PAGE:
Film Review: The Spy Gone North

Yoon Jong-bin’s espionage drama The Spy Gone North is an engaging and elucidating watch, even though it sags slightly in the middle third. 

In the early 1990s, it is reported that North Korea is developing nuclear weapons. South Korea’s National Intelligence Service (NIS) decide to task an agent with infiltrating the North Korean regime, to get a better picture of their nuclear capabilities…

Based on the actual testimony of a South Korean secret agent, The Spy Gone North is a thriller about the small and the large scale. Focusing on a lone agent and his attempts to infiltrate the upper echelons in North Korea, the film is as much about the political climate as it is about the specifics of the operation. 

The film quickly establishes the background of the protagonist before turning its attention to the mission at hand. A significant portion of the film concentrates on Park Suk-young’s attempts to meet the right people. There are some tense moments when it seems as if his cover will be blown, but The Spy Gone North does not fit the classic spy thriller mould. Instead of high-intensity action sequences, the film concentrates on the procedural and political wrangling. This means a drop in momentum; in the middle section, the pace slows to concentrate on South Korea’s political plans.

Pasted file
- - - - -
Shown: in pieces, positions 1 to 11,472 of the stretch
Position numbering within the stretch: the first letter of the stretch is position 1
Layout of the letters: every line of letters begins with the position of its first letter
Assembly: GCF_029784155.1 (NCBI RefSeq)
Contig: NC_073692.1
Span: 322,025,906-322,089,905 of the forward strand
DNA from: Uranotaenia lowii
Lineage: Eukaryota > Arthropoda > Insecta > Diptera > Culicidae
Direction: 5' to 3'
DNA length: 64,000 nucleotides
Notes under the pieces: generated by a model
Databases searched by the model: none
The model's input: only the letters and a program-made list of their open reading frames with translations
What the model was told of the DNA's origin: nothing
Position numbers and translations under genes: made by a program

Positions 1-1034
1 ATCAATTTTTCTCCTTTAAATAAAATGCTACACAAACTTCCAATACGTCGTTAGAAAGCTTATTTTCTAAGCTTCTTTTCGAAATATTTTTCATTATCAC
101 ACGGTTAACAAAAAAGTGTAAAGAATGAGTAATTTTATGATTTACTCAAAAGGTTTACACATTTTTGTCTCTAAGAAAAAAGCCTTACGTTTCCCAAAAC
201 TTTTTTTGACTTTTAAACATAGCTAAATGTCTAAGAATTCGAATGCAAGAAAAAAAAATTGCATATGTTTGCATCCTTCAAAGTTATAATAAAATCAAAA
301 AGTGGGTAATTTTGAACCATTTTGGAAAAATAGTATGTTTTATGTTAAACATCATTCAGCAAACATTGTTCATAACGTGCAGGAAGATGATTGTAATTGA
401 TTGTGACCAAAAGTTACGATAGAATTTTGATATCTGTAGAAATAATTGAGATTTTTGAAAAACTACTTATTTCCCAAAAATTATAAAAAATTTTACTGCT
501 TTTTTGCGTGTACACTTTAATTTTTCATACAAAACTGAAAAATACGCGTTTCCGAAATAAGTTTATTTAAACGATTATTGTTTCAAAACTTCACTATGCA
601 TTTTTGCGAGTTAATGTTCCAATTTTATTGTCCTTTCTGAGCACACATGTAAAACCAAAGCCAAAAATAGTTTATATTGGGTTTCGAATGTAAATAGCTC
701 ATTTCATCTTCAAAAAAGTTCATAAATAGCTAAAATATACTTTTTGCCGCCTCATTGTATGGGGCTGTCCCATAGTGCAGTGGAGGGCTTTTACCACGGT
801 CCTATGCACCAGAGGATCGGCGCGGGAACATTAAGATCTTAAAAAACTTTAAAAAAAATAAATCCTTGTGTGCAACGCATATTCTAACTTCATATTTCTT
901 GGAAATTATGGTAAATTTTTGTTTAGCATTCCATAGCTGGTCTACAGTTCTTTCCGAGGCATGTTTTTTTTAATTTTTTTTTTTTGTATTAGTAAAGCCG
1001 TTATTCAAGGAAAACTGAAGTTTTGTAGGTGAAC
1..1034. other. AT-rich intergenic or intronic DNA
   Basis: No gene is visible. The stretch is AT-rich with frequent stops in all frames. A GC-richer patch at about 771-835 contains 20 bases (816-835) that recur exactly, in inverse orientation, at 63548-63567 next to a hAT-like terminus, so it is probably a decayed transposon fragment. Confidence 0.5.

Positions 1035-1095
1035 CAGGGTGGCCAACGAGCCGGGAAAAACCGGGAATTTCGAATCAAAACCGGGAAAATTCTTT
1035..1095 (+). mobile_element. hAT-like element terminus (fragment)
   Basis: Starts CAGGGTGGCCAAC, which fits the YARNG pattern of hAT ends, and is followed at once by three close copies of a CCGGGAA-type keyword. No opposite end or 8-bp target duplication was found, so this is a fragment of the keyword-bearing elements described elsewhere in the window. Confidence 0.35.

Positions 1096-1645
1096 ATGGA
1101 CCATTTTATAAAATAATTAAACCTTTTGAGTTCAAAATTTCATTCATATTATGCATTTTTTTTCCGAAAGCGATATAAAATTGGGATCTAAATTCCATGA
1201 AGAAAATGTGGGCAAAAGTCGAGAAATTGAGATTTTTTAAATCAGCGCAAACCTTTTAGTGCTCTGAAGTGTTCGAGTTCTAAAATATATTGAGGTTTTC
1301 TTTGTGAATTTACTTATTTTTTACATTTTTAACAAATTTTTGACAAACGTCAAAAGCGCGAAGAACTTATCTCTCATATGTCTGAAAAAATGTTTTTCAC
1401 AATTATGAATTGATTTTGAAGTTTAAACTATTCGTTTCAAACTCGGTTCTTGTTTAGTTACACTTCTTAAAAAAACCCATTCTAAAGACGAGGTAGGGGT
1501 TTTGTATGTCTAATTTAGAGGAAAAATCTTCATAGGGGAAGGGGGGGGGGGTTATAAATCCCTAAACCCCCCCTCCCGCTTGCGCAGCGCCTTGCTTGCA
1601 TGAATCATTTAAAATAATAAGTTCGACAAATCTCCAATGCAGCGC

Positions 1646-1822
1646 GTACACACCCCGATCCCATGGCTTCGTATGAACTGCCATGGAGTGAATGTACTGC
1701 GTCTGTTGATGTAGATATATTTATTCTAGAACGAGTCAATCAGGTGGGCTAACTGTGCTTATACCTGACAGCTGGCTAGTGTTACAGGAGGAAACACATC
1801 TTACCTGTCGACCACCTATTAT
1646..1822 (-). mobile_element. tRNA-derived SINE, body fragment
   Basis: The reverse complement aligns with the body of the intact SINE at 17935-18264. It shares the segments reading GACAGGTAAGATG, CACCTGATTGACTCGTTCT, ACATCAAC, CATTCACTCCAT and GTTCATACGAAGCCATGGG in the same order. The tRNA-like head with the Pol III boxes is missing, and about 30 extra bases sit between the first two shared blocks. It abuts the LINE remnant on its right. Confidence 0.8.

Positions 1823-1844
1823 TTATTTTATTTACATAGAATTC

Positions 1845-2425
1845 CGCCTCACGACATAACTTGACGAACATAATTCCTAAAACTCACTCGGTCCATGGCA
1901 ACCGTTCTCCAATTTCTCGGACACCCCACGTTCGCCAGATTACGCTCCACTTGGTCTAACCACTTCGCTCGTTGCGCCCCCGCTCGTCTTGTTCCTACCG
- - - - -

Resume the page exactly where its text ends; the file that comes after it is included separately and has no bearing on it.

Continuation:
Nevertheless, viewers are rewarded with a fascinating final third. The conclusion of the film is taut and apprehensive, as the fates of both the South Korean election and of Park lie in the balance. What also develops in the second half is the friendship between Park and an unlikely ally. The friendship represents doing what is right for the greater good, rather than the good of their political allegiances. Whilst the very ending is a little contrived, this relationship is rewarding to watch.

Production values in the film are good, with locations looking every inch like Pyongyang. The art direction creates very distinct looks for Seoul, Beijing, and Pyongyang, highlighting the contrast between locales. Hwang Jung-min offers a solid performance as Park Suk-young, whilst Lee Sung-min is well cast as the stoic Ri.

Particularly for those unfamiliar with South Korean politics, The Spy Gone North is a revealing picture. Despite a sluggish section, viewers are compensated by a great finale.

The Spy Gone North is being screened at BFI London Film Festival in October 2018. The film is available on Digital HD from 22nd October 2018.

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